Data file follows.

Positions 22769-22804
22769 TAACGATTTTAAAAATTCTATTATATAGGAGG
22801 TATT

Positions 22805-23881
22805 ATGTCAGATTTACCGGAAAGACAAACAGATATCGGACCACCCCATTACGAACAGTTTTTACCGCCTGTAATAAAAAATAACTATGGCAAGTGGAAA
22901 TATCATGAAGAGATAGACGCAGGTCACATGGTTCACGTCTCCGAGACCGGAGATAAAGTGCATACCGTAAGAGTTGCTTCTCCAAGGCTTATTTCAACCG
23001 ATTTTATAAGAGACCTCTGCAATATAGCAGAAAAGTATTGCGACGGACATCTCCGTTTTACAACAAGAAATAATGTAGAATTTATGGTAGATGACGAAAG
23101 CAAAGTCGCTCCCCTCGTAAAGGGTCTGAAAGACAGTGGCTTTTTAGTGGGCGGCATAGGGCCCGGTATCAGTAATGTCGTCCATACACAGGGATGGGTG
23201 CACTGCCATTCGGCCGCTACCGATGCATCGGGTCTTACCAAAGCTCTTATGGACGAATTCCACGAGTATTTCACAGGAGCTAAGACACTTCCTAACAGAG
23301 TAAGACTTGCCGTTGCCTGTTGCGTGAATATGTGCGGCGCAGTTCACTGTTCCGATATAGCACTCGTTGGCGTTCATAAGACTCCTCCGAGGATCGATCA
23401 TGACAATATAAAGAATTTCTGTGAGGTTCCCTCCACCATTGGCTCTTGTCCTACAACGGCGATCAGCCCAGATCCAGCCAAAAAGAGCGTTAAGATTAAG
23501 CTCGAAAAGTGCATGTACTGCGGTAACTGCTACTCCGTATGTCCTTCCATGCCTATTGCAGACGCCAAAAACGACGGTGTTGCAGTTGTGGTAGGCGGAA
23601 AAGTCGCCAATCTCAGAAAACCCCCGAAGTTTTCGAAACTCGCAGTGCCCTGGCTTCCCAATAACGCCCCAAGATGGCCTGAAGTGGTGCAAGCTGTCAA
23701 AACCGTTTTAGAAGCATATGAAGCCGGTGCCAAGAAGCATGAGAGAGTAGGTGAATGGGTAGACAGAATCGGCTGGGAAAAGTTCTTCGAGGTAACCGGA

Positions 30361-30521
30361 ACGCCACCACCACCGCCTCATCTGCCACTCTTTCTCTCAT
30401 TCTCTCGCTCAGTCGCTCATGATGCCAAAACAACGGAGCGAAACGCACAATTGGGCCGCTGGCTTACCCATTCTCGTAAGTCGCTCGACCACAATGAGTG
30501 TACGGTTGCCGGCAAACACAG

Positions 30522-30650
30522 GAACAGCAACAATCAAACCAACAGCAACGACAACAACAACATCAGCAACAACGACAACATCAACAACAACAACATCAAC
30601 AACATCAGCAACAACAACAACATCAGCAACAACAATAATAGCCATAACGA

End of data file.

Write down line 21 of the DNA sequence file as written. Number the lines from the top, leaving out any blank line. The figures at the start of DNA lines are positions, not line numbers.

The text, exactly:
30601 AACATCAGCAACAACAACAACATCAGCAACAACAATAATAGCCATAACGA